State police officials downplayed any negative impact, saying the traffic-stopping escort was no different from accompanying a funeral procession or a truck hauling an oversize load. (chicagotribune.com)

Agent: Martin Havlat underused by Wild

Allan Walsh, the agent of former Blackhawks winger Martin Havlat, spoke out about the Minnesota Wild's use of his client. Walsh claims that the Wild are limiting Havlat's playing time and, by doing so, his productivity.

"When Chuck reached out to Marty Havlat two summers ago after he led Chicago to the conference finals while leading the team in points in the regular season and playoffs, he shared a vision of building an up-tempo offensive team with Marty as a pillar to this strategy," Walsh said in an e-mail to the Star Tribune. "That's why he signed with the Wild."Since that time, Marty has been used in a purely secondary role. Look at this season, he's played four straight games at about 14 minutes of ice time, he's used on the second power-play unit, he sits for long stretches, he's not used in the shootouts. At a certain point in time, one has to ask, 'Why is he here?' One has to ask, 'Why pay this guy 30 million to not play?' (startribune.com)

Cubs aiming to finalize coaching staff this week

Cubs aiming to finalize coaching staff this week

SCOTTSDALE, Ariz. — If fans are feeling impatient waiting for the Cubs coaching staff to be finalized, the front office feels their anxiety.

Jed Hoyer said Tuesday afternoon at the MLB GM Meetings the Cubs hope to settle their coaching staff before the week is up, putting an end to what he joked has been a six-week human resources process.

Theo Epstein confirmed Monday Will Venable will be back as a base coach for the Cubs in 2020, though which base is not yet certain. Venable who interviewed for the managerial vacancy this fall, spent 2019 as the first-base coach for the Cubs, but also filled in at third base early in the season when incumbent Brian Butterfield dealt with vertigo. 

In addition to Joe Maddon, Mark Loretta (bench coach), Butterfield (third-base coach), Lester Strode (bullpen coach) and Chris Denorfia (quality assurance coach) are also out.

That leaves the coaching staff as follows:

Manager — David Ross
Bench coach — Andy Green
Pitching coach — Tommy Hottovy
Associate pitching coach, catching and strategy coach — Mike Borzello
Hitting coach — Anthony Iapoce
Assistant hitting coach — Terrmel Sledge
Bullpen coach — Chris Young
Base coach — Will Venable
Base coach — open
Quality assurance coach — open

It's actually been longer than six weeks since the Cubs informed Maddon they intended to move on from the World Series-winning manager, but it hasn't even been three weeks since the Cubs officially hired David Ross as the replacement.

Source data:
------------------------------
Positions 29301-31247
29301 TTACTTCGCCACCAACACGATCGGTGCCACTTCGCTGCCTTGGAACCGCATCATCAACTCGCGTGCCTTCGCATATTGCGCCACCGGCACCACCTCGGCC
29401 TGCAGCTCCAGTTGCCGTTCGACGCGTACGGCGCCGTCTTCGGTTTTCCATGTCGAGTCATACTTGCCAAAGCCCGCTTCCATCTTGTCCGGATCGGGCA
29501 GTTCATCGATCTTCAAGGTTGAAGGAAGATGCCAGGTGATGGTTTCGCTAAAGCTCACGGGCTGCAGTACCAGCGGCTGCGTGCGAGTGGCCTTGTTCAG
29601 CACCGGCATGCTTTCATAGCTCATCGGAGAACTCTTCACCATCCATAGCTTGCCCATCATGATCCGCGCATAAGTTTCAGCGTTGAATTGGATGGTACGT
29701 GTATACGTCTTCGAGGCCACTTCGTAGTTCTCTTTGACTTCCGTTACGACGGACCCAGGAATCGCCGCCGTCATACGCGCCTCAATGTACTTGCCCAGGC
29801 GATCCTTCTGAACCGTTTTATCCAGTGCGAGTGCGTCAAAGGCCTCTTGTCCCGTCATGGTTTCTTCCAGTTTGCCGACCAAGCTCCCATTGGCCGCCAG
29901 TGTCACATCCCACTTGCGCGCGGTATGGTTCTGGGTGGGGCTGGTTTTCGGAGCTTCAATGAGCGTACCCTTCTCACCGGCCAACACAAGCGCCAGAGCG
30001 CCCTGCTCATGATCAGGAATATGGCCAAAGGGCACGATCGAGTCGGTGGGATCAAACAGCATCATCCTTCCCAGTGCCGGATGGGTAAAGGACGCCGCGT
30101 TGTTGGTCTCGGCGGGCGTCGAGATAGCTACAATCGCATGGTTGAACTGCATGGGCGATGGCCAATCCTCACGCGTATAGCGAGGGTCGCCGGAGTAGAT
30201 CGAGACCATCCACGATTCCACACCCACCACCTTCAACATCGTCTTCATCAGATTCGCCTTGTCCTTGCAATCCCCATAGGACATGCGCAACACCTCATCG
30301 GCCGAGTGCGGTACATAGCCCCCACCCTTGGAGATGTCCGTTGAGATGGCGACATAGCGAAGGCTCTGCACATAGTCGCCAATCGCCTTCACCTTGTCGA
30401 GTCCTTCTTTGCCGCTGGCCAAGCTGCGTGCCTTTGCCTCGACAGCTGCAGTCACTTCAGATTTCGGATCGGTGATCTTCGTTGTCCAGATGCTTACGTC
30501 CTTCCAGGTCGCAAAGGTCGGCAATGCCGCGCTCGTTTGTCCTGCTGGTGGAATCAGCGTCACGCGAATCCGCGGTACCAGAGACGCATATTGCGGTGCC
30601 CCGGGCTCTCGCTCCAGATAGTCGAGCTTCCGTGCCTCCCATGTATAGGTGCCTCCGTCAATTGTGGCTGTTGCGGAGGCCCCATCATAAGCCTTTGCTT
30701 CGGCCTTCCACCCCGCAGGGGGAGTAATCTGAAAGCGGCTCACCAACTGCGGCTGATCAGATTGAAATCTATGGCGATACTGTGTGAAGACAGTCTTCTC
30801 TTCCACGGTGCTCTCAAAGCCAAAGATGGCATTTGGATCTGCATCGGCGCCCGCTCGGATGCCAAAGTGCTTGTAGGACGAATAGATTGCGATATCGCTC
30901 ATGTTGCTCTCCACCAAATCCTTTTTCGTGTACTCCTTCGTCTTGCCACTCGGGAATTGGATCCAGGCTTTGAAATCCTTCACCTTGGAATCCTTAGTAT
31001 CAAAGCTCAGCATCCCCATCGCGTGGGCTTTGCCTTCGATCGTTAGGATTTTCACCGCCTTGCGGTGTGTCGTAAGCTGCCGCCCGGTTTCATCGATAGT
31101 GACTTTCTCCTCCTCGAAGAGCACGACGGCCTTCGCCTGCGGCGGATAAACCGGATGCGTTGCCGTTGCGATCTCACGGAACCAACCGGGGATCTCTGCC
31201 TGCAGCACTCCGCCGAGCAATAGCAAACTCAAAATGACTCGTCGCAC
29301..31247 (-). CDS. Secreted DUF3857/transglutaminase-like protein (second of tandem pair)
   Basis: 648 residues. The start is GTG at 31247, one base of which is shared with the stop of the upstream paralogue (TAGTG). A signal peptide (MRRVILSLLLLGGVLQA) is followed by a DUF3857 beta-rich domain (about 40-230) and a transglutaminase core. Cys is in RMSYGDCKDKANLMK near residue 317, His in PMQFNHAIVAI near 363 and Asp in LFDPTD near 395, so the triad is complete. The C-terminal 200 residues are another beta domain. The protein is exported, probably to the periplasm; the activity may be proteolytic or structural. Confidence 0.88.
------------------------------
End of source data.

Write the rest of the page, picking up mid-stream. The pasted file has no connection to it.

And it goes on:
But the offseason is fully in gear now and the Cubs would like to turn their full attention to the roster.

"We'd love to get [the coaching staff] done by the end of the week," Hoyer said. "I don't know if that's realistic or not, but that'd be a great goal. We're starting to put together some meetings and stuff with those guys coming to Chicago, so it's not like we're not moving forward with stuff. But I do feel like it's time to have that locked down."

Ross has obviously had a say in the new additions to the staff, going through what Hoyer called a "crash course" in interviewing and hiring coaches. Ross doesn't have much experience working with Green — the most important of the new hires — but he has worked closely with Hottovy and Borzello in the past from his days as a player. He's also been around those guys and the other holdovers on the coaching staff while serving as a special assistant in the front office the last three seasons.

Still, Hoyer said the Cubs are cognizant of Ross' need to have somebody on the coaching staff he trusts. 

"You want guys to fill certain roles on your staff — coaching, strategy, etc." Hoyer said. "But there's also a camaraderie you want to create. There's a relationship with the manager that you want to give that manager. It's a really hard and lonely job at times. 

"Having someone on that staff that you trust that you've known from the past that you can vent to or grab a beer with or grab breakfast with and talk about it, I think that's really important."

Once the final two spots on the coaching staff are finalized, Ross can also turn his attention to pressing matters like immersing himself in the Cubs' behind-the-scenes processes with the research and development staff and the rest of the front office.